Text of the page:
Digital Access

Digital Access
Access mysuburbanlife.com from all your digital devices and receive breaking news and updates from around the area.

Print Edition

Print Edition
Subscribe now to the print edition of Suburban Life.

Text Alerts

Text Alerts
Get text messages on your mobile phone or PDA with news, weather and more from mySuburbanLife.com.

Email Newsletters

Email Newsletters
Our My Suburban Life Daily Update will send you all of the news you need to keep up with the pace of news in DuPage and Cook County.
Downers Grove

Good Samaritan Hospital gives fireworks safety tips

DOWNERS GROVE – Good Samaritan Hospital reminded Fourth of July revelers that while fireworks are a big part of the holiday, they are also send a handful of people to the Downers Grove hospital's ER every July.

About 9,000 people are injured or killed each year from fireworks, according to the U.S. Consumer Product Safety Commission. Approximately 75 percent of those accidents occur in the four weeks surrounding Independence Day, and most are entirely preventable, according to the hospital.

“Our emergency department sees about three to five patients with fireworks-related injuries each day surrounding the July 4th holiday,” said Dr. Stephen Crouch, emergency medicine physician at Advocate Good Samaritan Hospital, in a press release.

The most common burns Crouch sees are related to sparklers, but it’s also common for him to treat hand injuries from people holding fireworks that explode before they expected.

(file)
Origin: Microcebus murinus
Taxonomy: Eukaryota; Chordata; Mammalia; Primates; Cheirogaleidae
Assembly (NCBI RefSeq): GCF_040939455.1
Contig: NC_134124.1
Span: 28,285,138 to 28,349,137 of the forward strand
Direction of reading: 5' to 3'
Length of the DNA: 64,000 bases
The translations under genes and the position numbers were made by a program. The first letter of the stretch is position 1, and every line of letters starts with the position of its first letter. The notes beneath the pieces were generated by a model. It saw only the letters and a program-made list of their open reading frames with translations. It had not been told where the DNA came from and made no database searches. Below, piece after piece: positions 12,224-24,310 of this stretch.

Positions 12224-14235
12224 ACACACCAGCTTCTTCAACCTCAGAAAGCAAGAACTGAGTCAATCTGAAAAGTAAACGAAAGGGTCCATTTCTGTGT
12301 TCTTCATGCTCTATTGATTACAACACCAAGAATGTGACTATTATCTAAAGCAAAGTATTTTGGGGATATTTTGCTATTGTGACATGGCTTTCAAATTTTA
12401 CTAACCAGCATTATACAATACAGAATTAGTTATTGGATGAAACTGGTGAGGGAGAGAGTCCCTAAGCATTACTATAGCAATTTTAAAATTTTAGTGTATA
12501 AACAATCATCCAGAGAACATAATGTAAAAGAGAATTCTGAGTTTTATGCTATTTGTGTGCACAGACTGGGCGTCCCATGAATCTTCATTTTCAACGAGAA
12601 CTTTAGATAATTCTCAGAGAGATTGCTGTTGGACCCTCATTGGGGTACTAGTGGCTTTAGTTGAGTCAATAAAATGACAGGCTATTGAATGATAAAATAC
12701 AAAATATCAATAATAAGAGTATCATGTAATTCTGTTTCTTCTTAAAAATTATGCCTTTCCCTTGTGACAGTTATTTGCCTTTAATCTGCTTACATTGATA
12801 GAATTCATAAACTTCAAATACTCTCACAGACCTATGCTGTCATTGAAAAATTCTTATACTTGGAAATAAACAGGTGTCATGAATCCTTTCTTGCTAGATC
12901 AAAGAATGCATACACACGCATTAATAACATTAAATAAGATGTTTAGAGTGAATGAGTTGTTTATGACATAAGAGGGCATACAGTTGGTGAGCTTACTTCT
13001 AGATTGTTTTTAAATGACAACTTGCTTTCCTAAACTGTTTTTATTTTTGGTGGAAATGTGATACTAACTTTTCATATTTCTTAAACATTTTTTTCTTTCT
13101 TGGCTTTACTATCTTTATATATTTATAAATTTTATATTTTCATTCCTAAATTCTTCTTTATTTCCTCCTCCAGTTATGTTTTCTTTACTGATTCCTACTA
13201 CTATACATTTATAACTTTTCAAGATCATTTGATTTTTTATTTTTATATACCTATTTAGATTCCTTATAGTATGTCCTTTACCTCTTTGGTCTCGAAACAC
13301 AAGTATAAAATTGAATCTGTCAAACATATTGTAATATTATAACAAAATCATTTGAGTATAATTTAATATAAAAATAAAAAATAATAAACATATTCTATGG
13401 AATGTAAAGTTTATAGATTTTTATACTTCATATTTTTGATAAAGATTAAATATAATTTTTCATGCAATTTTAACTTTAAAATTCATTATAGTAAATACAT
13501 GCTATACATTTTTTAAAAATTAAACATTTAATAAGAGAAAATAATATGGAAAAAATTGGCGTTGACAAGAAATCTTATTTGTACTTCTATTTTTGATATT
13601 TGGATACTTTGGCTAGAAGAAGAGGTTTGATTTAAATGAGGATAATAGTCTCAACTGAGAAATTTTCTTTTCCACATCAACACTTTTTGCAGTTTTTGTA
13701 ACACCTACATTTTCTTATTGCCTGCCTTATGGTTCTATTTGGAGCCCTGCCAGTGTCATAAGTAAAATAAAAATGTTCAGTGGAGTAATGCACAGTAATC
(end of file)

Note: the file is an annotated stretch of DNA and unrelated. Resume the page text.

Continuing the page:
Crouch offered the following tips for what to do if someone is injured from fireworks:

• Call 911 or go immediately to the doctor or emergency room.

• In case of eye injury, do not touch or rub the eye; it can cause even more damage.

• Do not flush the eye with water or attempt to put any type of ointment in the eye. Protect the eye by covering it without applying direct pressure.

• In the emergency department, a hard metal eye shield is typically applied; at home, even a piece of cardboard would work.

• In case of a burn, remove the item causing the burn and remove clothing from the burned area. Run cool water over the burn or apply a cool, wet cloth. Do not use ice, seek medical attention.

“Enjoy the Fourth safely,” Crouch said in a press release. “Leave the fireworks to the professionals.”

Loading more